Age at onset of daily smoking was assessed retrospectively, and respondents were dichotomized into early onset (i.e., at age 16 or younger) and late onset (i.e., at age 17 or older) (Weiss et al., 2008). Some 49% of the sample fell into the early-onset condition. Data support the validity of such retrospective recall (Brigham, Lessov-Schlaggar, Javitz, McElroy, & Swan, 2008; Huerta, Chodick, Balicer, Davidovitch, & Grotto, 2005).
Genetic variants were analyzed both as haplotypes and as diplotypes. The total diplotype counts for the 886 participants were as follows: AA (141), AB (255), AC (135), AD (27), BB (127), BC (138), BD (23), CC (24), and CD (16). Because of the low frequency of HD (3.7%), we excluded it from all haplotype analyses, and we excluded diplotypes containing HD from diplotype analyses. We also excluded diplotype CC from diplotype analyses due to its low frequency (2.7%). Thus, across age-at-onset conditions, haplotype tests were based on 1,706 observations, and diplotype tests were based on 796 observations. Our haplotype tests have greater power, but diplotype tests were included for the information they provide regarding inheritance models.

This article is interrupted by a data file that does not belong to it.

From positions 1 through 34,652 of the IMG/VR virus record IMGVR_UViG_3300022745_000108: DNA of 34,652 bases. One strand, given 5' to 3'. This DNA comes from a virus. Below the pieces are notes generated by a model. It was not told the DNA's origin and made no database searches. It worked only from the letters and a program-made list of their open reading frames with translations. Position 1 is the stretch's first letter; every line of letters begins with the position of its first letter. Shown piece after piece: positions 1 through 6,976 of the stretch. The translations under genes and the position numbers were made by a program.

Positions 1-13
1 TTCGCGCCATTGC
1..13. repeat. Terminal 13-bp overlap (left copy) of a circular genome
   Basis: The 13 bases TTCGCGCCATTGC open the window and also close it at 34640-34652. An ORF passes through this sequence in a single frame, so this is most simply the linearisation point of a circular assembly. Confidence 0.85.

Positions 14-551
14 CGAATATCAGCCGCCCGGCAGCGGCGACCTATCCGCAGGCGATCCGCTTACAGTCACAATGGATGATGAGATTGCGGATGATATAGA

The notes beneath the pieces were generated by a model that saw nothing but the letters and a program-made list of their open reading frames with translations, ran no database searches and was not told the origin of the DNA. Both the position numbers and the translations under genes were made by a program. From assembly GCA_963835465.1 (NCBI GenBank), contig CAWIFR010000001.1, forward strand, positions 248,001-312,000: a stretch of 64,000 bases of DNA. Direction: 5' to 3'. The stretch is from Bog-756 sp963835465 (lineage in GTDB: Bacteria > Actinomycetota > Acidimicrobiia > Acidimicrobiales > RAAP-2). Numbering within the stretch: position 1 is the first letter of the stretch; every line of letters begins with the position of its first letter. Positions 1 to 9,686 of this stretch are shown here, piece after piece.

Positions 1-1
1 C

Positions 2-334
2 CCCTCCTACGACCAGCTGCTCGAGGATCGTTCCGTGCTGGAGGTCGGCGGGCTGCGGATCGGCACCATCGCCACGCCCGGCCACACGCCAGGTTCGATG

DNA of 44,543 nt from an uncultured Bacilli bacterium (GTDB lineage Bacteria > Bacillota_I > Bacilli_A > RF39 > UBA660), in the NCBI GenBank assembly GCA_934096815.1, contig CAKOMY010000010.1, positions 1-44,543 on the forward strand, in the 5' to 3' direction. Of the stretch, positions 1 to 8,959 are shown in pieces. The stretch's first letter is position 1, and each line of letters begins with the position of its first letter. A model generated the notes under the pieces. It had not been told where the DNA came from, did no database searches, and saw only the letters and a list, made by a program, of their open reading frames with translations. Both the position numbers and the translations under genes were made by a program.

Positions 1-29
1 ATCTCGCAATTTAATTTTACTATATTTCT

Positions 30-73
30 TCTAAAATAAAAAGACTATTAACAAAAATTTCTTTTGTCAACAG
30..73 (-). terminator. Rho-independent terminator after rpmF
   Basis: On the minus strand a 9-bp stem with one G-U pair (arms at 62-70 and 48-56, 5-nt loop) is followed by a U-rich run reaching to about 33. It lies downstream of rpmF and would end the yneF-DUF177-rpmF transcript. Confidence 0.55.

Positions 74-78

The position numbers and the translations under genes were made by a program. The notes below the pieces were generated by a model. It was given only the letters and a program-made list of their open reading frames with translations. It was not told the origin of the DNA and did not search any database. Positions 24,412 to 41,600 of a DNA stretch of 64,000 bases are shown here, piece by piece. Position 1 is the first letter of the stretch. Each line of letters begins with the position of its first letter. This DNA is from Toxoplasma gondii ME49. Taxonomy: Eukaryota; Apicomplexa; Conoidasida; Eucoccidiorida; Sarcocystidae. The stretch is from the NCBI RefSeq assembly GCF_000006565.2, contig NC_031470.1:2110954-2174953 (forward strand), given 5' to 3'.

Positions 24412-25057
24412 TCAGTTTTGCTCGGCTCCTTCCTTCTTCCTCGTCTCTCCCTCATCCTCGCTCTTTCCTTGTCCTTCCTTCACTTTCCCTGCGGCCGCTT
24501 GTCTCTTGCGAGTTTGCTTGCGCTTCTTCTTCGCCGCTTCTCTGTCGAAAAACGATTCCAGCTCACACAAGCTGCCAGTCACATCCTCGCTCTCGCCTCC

Quantitative phenotypes (WISDM-68 scales, withdrawal, and days to relapse) were tested as both continuous and dichotomous variables to attain a comprehensive appraisal of their genotype relationships. Categorical scoring of these phenotypes was included because research suggested nonlinear relationships between the individual WISDM-68 PDM scales and dependence criteria (Piper et al., 2004) and inspection of the relationships between dependence scale deciles and the frequency of HA relative to HC in early-onset smokers in the present sample indicated nonlinearity for some scales. Categorical coding of WISDM-68 scales and withdrawal was based on median splits of the entire sample across age-at-onset conditions. For the dichotomous 90-day relapse variable (0=no relapse, 1=relapse), the 46 participants who were lost to follow-up within the first 90 days after quitting but before they reported a relapse were assumed to have relapsed the day following their last follow-up contact.